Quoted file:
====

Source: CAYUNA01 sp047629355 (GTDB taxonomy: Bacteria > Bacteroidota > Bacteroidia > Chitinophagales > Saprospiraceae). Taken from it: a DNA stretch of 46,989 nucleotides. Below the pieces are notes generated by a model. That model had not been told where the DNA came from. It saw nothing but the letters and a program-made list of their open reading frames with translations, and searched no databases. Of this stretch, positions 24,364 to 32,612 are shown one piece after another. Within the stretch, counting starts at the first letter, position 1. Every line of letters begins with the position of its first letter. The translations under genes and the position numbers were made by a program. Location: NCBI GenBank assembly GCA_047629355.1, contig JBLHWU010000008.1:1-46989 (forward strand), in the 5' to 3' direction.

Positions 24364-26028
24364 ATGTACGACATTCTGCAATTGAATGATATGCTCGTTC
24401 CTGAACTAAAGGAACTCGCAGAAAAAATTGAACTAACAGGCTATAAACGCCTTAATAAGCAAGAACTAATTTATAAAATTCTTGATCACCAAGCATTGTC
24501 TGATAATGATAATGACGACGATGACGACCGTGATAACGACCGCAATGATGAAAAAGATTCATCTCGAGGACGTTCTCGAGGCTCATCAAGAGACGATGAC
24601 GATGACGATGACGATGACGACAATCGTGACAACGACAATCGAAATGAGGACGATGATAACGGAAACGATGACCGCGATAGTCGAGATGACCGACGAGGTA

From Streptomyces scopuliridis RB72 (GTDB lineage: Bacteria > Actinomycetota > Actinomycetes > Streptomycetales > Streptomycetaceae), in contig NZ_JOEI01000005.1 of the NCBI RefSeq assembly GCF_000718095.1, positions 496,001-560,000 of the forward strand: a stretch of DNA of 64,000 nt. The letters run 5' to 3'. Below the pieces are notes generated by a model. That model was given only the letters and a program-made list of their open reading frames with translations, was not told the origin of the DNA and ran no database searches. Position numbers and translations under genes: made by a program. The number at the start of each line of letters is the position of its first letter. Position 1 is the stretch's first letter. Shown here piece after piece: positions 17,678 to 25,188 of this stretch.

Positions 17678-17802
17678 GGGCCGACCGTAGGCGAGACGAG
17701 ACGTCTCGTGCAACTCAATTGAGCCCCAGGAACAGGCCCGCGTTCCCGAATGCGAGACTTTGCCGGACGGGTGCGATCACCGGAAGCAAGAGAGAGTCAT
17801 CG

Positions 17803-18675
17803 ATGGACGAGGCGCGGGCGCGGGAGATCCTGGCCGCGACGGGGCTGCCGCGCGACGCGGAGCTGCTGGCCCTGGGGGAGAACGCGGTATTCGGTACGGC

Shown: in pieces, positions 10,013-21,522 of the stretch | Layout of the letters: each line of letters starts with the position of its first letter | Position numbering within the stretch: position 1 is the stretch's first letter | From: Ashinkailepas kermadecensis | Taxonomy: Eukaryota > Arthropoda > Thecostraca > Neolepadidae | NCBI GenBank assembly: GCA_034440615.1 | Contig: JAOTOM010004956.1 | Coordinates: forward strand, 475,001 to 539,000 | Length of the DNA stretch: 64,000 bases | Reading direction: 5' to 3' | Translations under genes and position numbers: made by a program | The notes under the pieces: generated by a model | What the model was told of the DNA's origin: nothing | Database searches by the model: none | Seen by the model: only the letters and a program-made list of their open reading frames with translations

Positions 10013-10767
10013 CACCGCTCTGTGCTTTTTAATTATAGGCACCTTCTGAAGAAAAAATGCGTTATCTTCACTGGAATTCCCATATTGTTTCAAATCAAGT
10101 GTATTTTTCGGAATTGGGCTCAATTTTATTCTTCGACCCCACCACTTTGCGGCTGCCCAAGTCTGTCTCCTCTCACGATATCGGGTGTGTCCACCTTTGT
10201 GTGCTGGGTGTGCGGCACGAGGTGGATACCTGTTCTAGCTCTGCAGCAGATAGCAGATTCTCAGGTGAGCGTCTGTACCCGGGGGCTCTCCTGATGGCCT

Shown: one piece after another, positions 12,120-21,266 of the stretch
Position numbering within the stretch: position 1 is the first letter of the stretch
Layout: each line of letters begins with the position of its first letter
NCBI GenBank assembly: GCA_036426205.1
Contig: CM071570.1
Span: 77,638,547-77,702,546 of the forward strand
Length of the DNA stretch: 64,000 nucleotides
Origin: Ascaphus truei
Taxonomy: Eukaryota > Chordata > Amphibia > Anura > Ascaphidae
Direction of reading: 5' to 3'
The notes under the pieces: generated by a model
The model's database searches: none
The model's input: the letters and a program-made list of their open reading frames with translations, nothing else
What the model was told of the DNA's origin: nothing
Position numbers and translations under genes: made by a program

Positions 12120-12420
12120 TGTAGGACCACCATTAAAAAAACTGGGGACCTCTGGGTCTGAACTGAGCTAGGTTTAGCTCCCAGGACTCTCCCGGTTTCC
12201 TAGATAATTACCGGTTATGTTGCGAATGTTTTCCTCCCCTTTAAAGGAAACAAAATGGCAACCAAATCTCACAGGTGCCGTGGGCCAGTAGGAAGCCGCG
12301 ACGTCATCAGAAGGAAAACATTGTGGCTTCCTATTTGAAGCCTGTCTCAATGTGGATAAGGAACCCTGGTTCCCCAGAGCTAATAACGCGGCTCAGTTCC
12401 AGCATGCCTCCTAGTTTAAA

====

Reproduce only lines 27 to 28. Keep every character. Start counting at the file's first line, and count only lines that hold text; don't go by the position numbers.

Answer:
Taxonomy: Eukaryota > Chordata > Amphibia > Anura > Ascaphidae
Direction of reading: 5' to 3'